“Don’t we need our glasses on?” Melissa said, shielding her eyes.

Ozzy chanced another look up to the sky. The moon had slipped into position, its corona a magnificent and unbroken circle.

“We will, but not right now,” he said, his heart already pumping. They had missed the first Diamond Ring, but the second one awaited, with less than three minutes on the clock. He shouldered his tripod bag and camera pack and trotted toward the trail.

Melissa reached a hand down for her son to hold. “Come on, Arty,” she said, even though he could not hear. She led him in Ozzy’s footsteps, urging him faster.

“Ozzy, slow down!” Arturo shouted over his music as they took off running through the trees.

“We can’t miss this,” called Ozzy over his shoulder, his voice shuddering with every thundering step. “Who knows when the next one will happen?”

“I don’t know,” Melissa called after him. “NASA, probably.”

They cleared the woods but were not far enough from the trees to get a good view. Ozzy beckoned at the edge of the field for his family-to-be to catch up. The field was filled with spectators just like them, fingers raised pointing to the sky above a sea of oohs and ahhs. The precious seconds ticked away. When Melissa and her son arrived, Ozzy reached out and grabbed Arturo’s free hand.

“Come on!” he yelled, taking off again with eager steps.

But when he ran, he went too fast and yanked Arturo’s arm. The boy was jerked onward, stumbling on his feet. In that moment, Melissa’s Walkman slipped from his grasp and came unplugged from his headphones. Ozzy felt Arturo’s tiny hand slip from his grip, followed by a shriek.

When he turned to look, Melissa was aghast. Arturo froze, then screamed, his hands open and shaking. The Walkman was smashed in the dirt. The lid had popped open, and the CD lay in shards upon the grass. Ozzy swallowed back a lump in his throat. He hesitated, then took a step back.

Melissa rushed to her son and crouched by his side. “It’s okay, baby,” she said, holding his hands. “We’ll get you a new one.”

Arturo shook his head, unable to look her in the eyes. She pulled him close as stinging tears spilled down his cheeks, then glanced at Ozzy over Arturo’s shoulder.

Ozzy looked up at the sun and the moon, now so strangely in the same place in the sky, and began to inch away. He winced at Melissa. “Help me out here, babe,” he said. Then he took off running, unslinging his camera pack en route.

She watched him run, then furrowed her brow. She held Arturo tightly to her and rose to her feet, carrying him with her. She took off in pursuit, Arturo burning hot like a coal in her arms.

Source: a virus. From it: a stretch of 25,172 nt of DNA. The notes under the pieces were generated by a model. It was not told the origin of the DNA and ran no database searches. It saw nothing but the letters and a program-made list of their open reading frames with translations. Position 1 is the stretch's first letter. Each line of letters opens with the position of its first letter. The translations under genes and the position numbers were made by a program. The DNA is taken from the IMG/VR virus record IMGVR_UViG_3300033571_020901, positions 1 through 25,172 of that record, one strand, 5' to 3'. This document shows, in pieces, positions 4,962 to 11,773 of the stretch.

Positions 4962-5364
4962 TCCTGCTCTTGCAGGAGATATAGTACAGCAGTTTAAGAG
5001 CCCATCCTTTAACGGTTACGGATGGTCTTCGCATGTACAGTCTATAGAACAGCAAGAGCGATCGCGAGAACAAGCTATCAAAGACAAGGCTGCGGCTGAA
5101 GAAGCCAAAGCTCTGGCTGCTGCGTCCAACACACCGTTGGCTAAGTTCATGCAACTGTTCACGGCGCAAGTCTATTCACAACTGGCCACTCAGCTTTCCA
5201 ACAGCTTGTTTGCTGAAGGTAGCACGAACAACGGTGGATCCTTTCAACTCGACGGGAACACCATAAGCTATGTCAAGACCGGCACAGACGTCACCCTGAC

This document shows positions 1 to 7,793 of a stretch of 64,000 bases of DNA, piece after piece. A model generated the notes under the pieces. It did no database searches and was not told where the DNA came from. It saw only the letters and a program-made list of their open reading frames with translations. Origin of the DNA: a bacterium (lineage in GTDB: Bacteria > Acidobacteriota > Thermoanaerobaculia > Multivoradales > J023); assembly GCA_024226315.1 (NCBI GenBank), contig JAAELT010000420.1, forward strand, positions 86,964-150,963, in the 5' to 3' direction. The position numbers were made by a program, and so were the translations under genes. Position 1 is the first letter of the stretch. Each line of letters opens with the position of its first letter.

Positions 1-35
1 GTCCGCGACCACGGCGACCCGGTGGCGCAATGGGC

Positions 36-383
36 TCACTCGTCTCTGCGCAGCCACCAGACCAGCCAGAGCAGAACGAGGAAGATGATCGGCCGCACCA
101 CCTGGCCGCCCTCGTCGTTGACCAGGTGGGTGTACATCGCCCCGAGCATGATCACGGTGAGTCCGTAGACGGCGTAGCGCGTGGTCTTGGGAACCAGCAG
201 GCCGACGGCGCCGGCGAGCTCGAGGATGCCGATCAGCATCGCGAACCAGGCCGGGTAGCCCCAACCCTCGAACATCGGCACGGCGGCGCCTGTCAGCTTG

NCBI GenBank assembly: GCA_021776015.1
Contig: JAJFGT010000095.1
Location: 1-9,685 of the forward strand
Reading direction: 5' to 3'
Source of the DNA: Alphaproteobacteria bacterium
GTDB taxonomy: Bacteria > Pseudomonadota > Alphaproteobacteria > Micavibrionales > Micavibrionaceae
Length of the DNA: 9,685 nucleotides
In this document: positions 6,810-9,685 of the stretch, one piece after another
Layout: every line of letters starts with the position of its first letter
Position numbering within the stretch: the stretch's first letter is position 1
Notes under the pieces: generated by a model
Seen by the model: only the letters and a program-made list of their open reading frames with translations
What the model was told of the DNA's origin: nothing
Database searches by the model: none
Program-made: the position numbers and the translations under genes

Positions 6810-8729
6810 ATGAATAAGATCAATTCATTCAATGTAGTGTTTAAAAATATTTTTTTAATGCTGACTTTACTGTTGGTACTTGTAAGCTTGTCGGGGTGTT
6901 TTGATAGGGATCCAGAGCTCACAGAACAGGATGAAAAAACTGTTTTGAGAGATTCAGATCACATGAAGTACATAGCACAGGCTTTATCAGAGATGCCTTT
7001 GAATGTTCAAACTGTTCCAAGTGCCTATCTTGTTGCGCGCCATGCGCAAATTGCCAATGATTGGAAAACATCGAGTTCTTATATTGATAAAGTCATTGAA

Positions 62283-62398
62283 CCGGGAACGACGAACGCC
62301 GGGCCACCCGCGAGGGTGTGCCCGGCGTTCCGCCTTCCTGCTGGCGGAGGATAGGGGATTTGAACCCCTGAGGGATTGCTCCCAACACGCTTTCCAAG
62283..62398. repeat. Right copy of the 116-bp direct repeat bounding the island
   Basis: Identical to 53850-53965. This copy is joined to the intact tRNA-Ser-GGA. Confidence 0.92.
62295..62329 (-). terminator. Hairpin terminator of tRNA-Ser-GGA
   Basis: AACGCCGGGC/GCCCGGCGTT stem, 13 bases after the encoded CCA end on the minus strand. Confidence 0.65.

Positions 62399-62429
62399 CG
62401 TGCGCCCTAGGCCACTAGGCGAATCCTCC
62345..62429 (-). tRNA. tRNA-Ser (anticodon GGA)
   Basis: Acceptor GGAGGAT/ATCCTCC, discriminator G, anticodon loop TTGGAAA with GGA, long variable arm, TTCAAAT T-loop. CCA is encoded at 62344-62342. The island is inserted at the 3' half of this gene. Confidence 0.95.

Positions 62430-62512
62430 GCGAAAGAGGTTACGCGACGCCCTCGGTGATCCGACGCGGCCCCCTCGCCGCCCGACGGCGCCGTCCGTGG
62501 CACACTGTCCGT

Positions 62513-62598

The broken Walkman was still in view over his mother’s shoulder. Blinded by tears, he tossed the bag of solar shades toward the wreckage behind them, where it landed in the dirt without Melissa noticing.

When Ozzy got to a place he knew he could get a clear shot, he slung his tripod bag to the ground and took a seat in the grass. With trembling fingers, he unzipped his camera pack and got his digital camera started. After adjusting some precursory settings, someone in the crowd began a countdown from ten. He grunted in frustration and laid on his back. There was no time for the tripod. He would have to freehand it.

Melissa jogged up with Arturo in her arms. Upon hearing her footsteps, Ozzy called out to her for his solar shades. As soon as the moon slipped out of position and the Diamond Ring lit up, the rays would be too strong again to look without the tinting.

She set her son down and crouched before him. “Okay, baby,” she said. “Give mommy the sunglasses.”

The moon came to the very edge of the sun in Ozzy’s viewfinder. “Babe, I need them now!”

But of course, Arturo was empty handed. His lip trembled. Melissa looked around, then saw the bag far behind them. A crowd of people joined the counting, now down from five. Her mouth hung open as she looked at her son. He hid his face in his sweaty hands.

“Ozzy?” she said. “I lost them.”

His heart stopped, but the moon kept on moving. “We came all this way and you lost our glasses?” he shouted.

“Don’t take that tone with me. This was your idea,” she said.

“Ozzy, please don’t yell at Mommy!” cried Arturo. “I dropped them on the ground.”

Ozzy growled again as the counters got to the end of their timer. He had no time left, no other choice. He aligned his camera as best he could, then shut his eyes, clicked the shutter button, and hoped for the best. All around, spectators took up a raucous cheer. Ozzy clicked again, again, again, just to be sure, but he knew that whatever snapshot he got would not be what he wanted. The photographs would be incredible by virtue of their subject, to be sure, but he knew they would be off-center, a touch blurry, and an instant later than ideal. An imperfect shot.

He rolled over onto his elbows and opened his eyes, finding it was already lighter outside than the pure evening of totality. He toggled a switch to review the photos on the viewscreen and saw that what he had actually captured was the moment after the Ring, when the corona of the eclipse was lit up in multiple places and not just the one. With a sigh, he hung his head. He took a moment to collect himself, then rose back to his feet with his bags.

When he turned around, Melissa was watching him carefully. Arturo had removed his hands from his face but still could not look anyone in the eyes. Without a ring to offer, all Ozzy could do was shrug. Then he walked past them, back toward the car.